Whitevale Street Public Baths & Washhouse:
A large predominantly two and three storey building complex. The west facing element is built of a high quality facing brick with red sandstone (ashlar) details at the windows and doors. This design style is repeated at the three storey east facing building at the opposite side of the complex, between a series of five north/south orientated pitched roofs which link the two end buildings and are faced on the north side by plan brick. To the south side of the complex a larger two storey plain red brick pitched roof structure encloses the southern elevation (demolished 2012). The entire complex was designed by A. B. McDonald and W. Sharp from the City Architects office.
The building formerly housed a swimming pool and turkish bath. It was closed in the 1980s and remained empty ever since sited in the shadow of the brutalist Whitevale and Bluevale twin towers (also earmarked for demolition). The building declined into a very poor condition, bricked up on the west elevation and effectively sealed, but on the east side through the upper level smashed windows view could be seen up and then through the rotted roof indicating a complete loss of watertightness at that end of the structures. The southern building was also in a very poor condition with parts of the roof missing with exposed trusses and clearly rotten.
In 2012 the southern part of the complex saw the emergency demolition of the large plain red brick building exposing the interior of the complex. These works are rumoured to be limited to essential works whilst preserving the main parts of the buildings so the buildings for now survive. The buildings are category B listed.
street address: 75-89 Whitevale Street, Bridgeton, Glasgow, G31 1ED
Latitude / Longitude: 55.854842,-4.216818 (sourced using Google Maps)
Whitevale Baths carved in the red sandstone details which along with the high quality facing brick makes up the west facade of the building
view north along west elevation with the pair of Brutalist Whitevale and Bluevale high rise flats soaring upwards in the background
bricked up window with ashlar detailing
dangerous building sign, the interior is according to locals riddled with asbestos
view south down the west elevation on Whitevale Street
womens' baths entrance
Glasgow crest over the centre of the west elevation
mens' baths entrance
the contrast between the post war towers and the turn of the century Whitevale Baths, both constructed of the contemporary building materials of their time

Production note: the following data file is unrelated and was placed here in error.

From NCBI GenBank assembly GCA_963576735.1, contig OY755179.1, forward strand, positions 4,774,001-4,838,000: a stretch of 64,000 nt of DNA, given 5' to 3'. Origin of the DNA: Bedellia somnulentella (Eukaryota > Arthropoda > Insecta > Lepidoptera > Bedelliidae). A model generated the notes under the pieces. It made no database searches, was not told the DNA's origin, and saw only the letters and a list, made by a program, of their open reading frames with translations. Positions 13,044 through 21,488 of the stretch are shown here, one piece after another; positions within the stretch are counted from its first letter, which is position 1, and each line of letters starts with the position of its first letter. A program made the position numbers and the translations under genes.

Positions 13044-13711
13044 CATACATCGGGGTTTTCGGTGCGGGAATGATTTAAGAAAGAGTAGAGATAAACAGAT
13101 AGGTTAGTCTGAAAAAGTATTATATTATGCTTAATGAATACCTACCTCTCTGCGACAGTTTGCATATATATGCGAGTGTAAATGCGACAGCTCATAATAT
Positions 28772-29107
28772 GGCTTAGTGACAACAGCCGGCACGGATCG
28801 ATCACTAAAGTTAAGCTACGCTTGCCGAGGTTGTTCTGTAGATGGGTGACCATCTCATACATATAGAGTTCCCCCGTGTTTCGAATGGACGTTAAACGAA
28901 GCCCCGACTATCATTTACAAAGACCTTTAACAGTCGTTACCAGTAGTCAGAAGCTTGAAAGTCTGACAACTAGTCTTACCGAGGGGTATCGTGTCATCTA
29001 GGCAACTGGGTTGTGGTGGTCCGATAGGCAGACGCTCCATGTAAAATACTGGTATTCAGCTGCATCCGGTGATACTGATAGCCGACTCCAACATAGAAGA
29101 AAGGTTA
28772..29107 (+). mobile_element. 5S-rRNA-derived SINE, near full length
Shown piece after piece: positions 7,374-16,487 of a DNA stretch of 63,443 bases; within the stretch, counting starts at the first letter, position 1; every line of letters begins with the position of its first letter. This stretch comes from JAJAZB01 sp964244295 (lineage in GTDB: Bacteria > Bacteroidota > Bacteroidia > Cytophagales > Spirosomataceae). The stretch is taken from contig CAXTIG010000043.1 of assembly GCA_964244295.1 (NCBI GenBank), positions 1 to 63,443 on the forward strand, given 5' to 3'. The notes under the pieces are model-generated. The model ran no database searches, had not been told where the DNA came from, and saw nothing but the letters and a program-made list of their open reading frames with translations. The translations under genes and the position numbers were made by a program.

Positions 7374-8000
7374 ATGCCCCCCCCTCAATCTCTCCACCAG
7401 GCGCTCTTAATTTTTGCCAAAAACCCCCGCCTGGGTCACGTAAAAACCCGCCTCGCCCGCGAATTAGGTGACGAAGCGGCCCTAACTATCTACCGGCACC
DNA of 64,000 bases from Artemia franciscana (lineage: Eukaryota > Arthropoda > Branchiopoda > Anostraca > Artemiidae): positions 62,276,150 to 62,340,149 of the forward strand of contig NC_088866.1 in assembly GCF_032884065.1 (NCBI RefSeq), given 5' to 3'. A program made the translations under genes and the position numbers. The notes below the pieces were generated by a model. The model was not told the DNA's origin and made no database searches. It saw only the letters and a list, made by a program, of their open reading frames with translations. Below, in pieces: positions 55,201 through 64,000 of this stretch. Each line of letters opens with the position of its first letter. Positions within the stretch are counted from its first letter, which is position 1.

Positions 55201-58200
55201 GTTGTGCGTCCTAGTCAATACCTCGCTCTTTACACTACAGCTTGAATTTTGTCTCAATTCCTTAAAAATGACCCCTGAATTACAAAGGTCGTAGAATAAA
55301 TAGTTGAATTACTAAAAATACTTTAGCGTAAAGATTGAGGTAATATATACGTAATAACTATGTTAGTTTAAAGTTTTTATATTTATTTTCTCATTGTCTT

the bulge of the central portion of the column known as entasis is to counteract the illusion that columns appear to slim at the centre if their sides are parallel. Hence the bulge counteracts this. Entasis can be seen as far back as ancient Greek times. Here its use is more the copying of a style rather than the recreation of this illusional effect.
south elevation of common brick (demolished 2012) and the view up Whitevale Street along the ashalr and facing brick front elevation
view from the south-east, the baths stretch backwards and from the south it can be seen they form a complex of linked buildings, ashalr and facing brick to the west and east, and common brick and warehouse aesthetic to the south and north. The two storey plain building on the left of the photograph was dmeolished in 2012.
the end of the roof of the south elevation shows the advanced state of decay much of the building must be in. The roof covering is missing, with just weathered timber boarding warped, rotten and broken providing very limited protection. The wall has had a metal strip put on top of the skewto prevent the ingress of water into the wallhead. The rest of the roof will be letting huge amounts of water into the building below.
south elevation of the east portion of the site
south end of the east elevation, missing boards from the windows allow a view through the building showing parts of the roof above are missing
central portion of the east elevation using a high quality facing brick and red sandstone details and string courses
first floor window on the east elevation. Note the plaster ceiling rose just visible through the window
view south down the east elevation
site from the north-east
site from the north looking south-east
west interior wall of the east part of the building. There appears to be a walkway at top floor level here with metal railings as a barrier
the round brick tower rising from the south end of the east part of the building, probably the former chimney for the boilers/furnace for the bath-house/steamie.
north elevation, here the building is a single storey and heavily overgrown with vegetation
view from the north with the tops of the north elevation in the foreground, and in the distance the dilapidated roof of the south part of the building
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